Innovation ‘inside the box’

A clinic in Liberia uses the Solar Suitcase. Photo by: Laura Stachel / WE CARE

Most rural villages in developing countries are lucky to have their own health care centers, however sparsely equipped. But these health centers and their staff often face one particularly crippling challenge: a lack of reliable sources of light and electricity.

Laura Stachel, a U.S.-based doctor, witnessed this problem during a trip to Nigeria. There, she saw how, come nighttime, surgeries are being delayed or conducted in poor lighting, and emergencies are ill-attended to. Case in point: Rhoda Zinom, a midwife who’s delivered babies naturally and through caesarean section by the dim light of a kerosene lamp.

After her trip, Stachel decided she wanted to bring light – literally – to these rural health centers and save lives, especially of infants and their mothers, along the way. She worked with her husband, a solar energy expert, to develop an innovative and portable solar energy kit they dubbed the WE CARE Solar Suitcase.

The product is aptly named: It is a suitcase that comes with solar panels, LED headlamps with their own rechargeable batteries, a universal cell phone charger that can also be used for two-way radios, outlets for 12 volt DC devices, and a battery charger for AAA or AA batteries. It also features a 12 amp-hour sealed lead-acid battery that can be charged and stored separately.

The first of the WE CARE Solar Suitcases were deployed in June 2009 to health centers in rural villages in northern Nigeria. The kits have since been introduced to at least fourteen countries, including in Haiti, where they were used by medical teams that joined the international response in the aftermath of the Jan. 12, 2010, earthquake.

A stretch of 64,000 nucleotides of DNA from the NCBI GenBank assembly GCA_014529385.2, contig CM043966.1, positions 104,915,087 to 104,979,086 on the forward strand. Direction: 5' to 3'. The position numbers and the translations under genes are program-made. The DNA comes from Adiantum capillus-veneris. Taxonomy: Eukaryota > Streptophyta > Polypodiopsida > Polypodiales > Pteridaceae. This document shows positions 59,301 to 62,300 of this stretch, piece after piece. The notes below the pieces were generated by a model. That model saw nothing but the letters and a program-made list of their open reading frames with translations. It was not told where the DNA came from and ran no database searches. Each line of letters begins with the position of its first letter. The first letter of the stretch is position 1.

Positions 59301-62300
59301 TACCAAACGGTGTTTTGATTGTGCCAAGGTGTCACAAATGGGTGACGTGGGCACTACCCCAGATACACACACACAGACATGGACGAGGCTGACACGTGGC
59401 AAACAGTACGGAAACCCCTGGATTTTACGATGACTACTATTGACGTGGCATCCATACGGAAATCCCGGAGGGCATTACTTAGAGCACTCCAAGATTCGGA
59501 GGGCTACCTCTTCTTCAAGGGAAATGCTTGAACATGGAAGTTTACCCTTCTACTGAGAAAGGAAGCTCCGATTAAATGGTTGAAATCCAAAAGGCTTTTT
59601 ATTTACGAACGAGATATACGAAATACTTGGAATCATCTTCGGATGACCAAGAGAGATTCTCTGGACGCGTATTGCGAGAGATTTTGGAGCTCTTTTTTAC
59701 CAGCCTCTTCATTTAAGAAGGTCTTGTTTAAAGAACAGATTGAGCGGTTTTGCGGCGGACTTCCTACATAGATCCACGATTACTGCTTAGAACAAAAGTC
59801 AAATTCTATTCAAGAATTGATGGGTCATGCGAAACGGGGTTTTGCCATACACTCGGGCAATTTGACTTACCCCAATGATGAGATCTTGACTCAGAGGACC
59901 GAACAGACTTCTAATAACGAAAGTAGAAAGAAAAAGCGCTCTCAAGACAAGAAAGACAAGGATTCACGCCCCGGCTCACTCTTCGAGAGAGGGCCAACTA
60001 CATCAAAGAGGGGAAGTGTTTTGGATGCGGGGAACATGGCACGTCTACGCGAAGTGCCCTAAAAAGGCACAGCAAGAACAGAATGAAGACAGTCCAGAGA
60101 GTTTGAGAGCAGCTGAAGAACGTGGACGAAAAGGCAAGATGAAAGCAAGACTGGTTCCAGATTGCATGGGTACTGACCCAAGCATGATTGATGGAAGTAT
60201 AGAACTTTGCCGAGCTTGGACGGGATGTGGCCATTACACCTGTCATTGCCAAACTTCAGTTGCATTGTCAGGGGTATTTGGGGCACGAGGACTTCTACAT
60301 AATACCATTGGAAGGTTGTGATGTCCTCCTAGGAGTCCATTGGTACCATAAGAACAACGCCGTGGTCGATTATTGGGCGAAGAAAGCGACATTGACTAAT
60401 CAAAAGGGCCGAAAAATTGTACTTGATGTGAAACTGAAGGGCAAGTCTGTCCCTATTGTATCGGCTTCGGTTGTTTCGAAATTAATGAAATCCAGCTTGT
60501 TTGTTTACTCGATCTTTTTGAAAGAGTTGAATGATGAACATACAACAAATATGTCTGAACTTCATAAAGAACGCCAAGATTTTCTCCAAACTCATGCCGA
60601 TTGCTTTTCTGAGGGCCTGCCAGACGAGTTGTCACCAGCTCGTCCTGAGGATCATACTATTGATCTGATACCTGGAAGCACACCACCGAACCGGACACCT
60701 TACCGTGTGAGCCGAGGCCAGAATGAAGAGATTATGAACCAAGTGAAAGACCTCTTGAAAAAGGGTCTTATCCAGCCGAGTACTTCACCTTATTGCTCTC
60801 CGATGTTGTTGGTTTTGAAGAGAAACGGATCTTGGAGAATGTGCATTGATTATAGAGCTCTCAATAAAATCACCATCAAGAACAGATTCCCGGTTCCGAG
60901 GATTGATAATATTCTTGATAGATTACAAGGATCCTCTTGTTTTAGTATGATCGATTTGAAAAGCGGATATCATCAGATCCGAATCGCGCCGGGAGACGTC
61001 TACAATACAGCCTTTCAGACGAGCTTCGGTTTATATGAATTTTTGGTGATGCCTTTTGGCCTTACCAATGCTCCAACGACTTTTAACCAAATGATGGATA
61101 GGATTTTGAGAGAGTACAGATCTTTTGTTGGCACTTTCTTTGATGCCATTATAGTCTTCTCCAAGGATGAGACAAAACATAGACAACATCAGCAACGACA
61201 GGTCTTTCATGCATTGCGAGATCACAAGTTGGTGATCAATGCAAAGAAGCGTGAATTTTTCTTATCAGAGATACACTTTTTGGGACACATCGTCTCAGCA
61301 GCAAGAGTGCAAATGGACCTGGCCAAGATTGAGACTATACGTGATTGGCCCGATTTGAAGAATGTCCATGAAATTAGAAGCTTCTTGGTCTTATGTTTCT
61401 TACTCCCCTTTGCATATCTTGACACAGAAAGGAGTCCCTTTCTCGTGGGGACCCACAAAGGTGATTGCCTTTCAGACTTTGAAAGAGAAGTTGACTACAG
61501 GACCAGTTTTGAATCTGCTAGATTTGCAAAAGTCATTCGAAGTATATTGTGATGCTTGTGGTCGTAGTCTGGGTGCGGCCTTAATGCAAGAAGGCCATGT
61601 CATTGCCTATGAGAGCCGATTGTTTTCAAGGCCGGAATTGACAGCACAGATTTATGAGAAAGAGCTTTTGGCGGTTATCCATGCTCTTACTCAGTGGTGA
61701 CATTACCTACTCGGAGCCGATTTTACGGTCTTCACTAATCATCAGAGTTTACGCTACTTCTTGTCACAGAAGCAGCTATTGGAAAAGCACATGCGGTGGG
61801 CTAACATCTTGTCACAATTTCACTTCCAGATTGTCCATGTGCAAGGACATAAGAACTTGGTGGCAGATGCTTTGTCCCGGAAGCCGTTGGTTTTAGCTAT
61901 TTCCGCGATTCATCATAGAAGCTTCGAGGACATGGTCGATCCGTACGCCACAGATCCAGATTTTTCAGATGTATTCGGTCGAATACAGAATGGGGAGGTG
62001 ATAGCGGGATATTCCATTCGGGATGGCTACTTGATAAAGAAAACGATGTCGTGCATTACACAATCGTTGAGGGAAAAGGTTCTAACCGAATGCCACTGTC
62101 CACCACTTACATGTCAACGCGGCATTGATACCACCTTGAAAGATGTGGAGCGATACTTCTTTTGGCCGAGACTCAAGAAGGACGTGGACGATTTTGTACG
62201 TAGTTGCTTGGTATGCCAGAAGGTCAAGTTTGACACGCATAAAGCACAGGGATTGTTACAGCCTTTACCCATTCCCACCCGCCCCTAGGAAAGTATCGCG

With growing recognition and demand for the Solar Suitcase, Stachel and her husband, Hal Aronson, expanded their team to include more designers and volunteers. They have also earned the support of research institutions and foundations like the Blum Center for Developing Economies and The MacArthur Foundation.

It wasn’t also long before the World Health Organization took notice. WE CARE was tapped by WHO for a project to study the effects of electricity on maternal health outcomes in Liberia.

The WE CARE team – like many others creating innovative solar energy products – continues to improve on its product, based on continued case studies and conversations with actual users. How far these social entrepreneurs can scale their products and how much impact they will have remains to be seen. But thinking “inside the box” can hold promise, that much is sure.

About the author

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    Ivy Mungcal

    As former senior staff writer, Ivy Mungcal contributed to several Devex publications. Her focus is on breaking news, and in particular on global aid reform and trends in the United States, Europe, the Caribbean, and the Americas. Before joining Devex in 2009, Ivy produced specialized content for U.S. and U.K.-based business websites.